Convoy directed by Pen Tennyson 1940
A solid cheering flag waver from Ealing which succeeds despite some obvious model work as noticed by Noel Coward
Images music and videos of beauty and wonder I encounter as we revolve around the Sun
World War 2 propaganda films often succeed as compelling works of art and this flag waver for the Merchant Marines certainly grips and stirs powerful emotions. One of my favourite scenes is when Bogie knocks out some blowhard.
Warner Brothers’ working title for the film was Heroes Without Uniforms, intended to be a two-reel documentary about the Merchant Marine. As the war continued, much combat action footage became available and the project was changed to a feature film with Edward G. Robinson and George Raft initially cast in the starring roles. Technical adviser Richard Sullivan was a 23-year-old Merchant Marine cadet who survived the sinking of his ship by a U-boat. Because war restrictions did not permit filming at sea, the film was shot entirely on Warner Brothers studio sound stages and back lots. According to Bill Collins Presents the Golden Years of Hollywood, the ships sets were built in halves on two sound stages, with the tanker sinking sequence shot first.
Virtually non stop action from Enzo G Castellari, director of Inglorious Bastards, with Franco Nero’s vice commissioner battling newly arrived ruthless gangsters in Genoa. Fernando Rey, most well known in the US and UK for the French Connection, is also featured as an old school gangster which is appropriate as the drugs are arriving via Marseilles, a link in the real French connection of the 70’s. James Whitmore, whom I last saw as social worker in Don Seigel’s Crime in the Streets, is the obligatory US or UK actor seen in almost all Poliziotteschi films
A groovy score by the De Angelis brothers would later be heard in Tarantino’s Death proof.
Here seen in Ewenni
Navelwort is also assumed to be the “Kidneywort” referred to by Nicholas Culpepper in the English Physician, although it may actually refer to the unrelated Anemone hepatica. Culpepper used astrology, rather than science, to classify herbs, and as such is not a reliable source. He claimed: “the juice or the distilled water being drank, is very effectual for all inflammations and unnatural heats, to cool a fainting hot stomach, a hot liver, or the bowels: the herb, juice, or distilled water thereof, outwardly applied, heals pimples, St. Anthony’s fire, and other outward heats. The said juice or water helps to heal sore kidneys, torn or fretted by the stone, or exulcerated within; it also provokes urine, is available for the dropsy, and helps to break the stone. Being used as a bath, or made into an ointment, it cools the painful piles or hæmorrhoidal veins. It is no less effectual to give ease to the pains of the gout, the sciatica, and helps the kernels or knots in the neck or throat, called the king’s evil: healing kibes and chilblains if they be bathed with the juice, or anointed with ointment made thereof, and some of the skin of the leaf upon them: it is also used in green wounds to stay the blood, and to heal them quickly.”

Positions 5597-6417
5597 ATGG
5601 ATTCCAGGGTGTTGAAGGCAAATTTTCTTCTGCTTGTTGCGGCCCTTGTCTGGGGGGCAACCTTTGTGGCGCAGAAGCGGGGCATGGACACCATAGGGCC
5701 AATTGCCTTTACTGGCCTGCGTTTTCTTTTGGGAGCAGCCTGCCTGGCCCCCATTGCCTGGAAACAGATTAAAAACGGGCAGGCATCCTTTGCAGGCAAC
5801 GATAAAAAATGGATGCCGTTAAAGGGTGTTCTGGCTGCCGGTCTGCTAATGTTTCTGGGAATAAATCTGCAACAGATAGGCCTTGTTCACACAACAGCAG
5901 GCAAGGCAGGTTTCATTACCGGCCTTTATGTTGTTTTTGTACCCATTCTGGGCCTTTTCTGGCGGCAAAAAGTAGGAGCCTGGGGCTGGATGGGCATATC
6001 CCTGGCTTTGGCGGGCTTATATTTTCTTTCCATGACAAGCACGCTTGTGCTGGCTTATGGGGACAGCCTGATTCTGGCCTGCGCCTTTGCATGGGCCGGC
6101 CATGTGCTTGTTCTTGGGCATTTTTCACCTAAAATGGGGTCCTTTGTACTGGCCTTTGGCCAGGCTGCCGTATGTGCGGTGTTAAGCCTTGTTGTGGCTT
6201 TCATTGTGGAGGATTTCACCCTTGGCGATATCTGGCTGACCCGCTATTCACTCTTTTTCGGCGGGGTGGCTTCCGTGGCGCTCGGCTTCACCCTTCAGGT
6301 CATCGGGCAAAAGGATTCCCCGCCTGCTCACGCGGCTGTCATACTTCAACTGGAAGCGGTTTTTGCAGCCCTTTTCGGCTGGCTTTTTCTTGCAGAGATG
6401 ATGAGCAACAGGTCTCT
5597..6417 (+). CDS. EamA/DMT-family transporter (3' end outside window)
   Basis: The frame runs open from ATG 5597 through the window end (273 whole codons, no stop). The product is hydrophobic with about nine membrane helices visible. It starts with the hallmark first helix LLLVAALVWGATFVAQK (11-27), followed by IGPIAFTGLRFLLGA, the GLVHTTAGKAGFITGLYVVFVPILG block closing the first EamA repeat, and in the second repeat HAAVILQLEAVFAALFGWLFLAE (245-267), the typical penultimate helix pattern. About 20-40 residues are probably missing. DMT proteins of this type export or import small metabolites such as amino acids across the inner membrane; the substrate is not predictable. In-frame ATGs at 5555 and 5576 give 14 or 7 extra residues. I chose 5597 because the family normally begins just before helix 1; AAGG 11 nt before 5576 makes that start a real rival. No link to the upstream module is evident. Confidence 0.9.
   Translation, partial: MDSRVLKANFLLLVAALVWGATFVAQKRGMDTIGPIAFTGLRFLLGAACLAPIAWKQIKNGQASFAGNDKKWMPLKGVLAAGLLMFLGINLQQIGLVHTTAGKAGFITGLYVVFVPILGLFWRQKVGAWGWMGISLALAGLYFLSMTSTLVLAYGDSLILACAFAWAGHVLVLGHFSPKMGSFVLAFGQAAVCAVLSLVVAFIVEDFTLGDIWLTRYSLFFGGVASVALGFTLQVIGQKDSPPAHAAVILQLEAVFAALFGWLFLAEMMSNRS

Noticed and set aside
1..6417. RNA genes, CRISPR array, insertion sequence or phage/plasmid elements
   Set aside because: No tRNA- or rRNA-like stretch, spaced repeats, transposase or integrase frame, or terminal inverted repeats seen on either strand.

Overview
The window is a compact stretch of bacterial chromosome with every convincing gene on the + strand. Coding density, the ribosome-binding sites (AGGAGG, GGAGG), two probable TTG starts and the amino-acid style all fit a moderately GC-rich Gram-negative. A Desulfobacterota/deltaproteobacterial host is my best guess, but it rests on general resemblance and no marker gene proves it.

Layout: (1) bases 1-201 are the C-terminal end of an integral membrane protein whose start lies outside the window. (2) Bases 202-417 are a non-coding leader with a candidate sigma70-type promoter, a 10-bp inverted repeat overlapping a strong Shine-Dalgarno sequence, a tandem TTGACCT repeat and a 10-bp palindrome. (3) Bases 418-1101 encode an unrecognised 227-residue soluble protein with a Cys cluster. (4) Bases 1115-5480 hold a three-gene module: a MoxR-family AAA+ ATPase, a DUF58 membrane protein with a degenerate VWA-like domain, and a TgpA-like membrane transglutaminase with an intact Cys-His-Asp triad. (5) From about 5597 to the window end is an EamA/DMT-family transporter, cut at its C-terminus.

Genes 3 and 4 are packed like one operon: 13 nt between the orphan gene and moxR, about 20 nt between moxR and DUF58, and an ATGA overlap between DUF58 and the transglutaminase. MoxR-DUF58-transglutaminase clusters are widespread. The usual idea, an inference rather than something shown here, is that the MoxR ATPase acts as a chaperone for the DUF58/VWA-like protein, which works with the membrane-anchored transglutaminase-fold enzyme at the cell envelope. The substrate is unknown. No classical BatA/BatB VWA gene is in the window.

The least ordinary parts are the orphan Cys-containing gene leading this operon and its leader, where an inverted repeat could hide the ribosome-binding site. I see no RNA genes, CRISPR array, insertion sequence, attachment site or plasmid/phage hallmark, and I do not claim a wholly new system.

The historic Ewenni Priory
Maidenhair Spleenwort and Ivy Leaved Toadflax growing on Ewenni Priory
This has to be become one of my phrases! Best delivered with a bottle of rum in hand
Two pages from “The Third Wish” a Hellboy story drawn and written by his creator Mike Mignola.
Sarge Steel with his steel hand a Charlton action hero later bought up by DC and added to their crowded universe.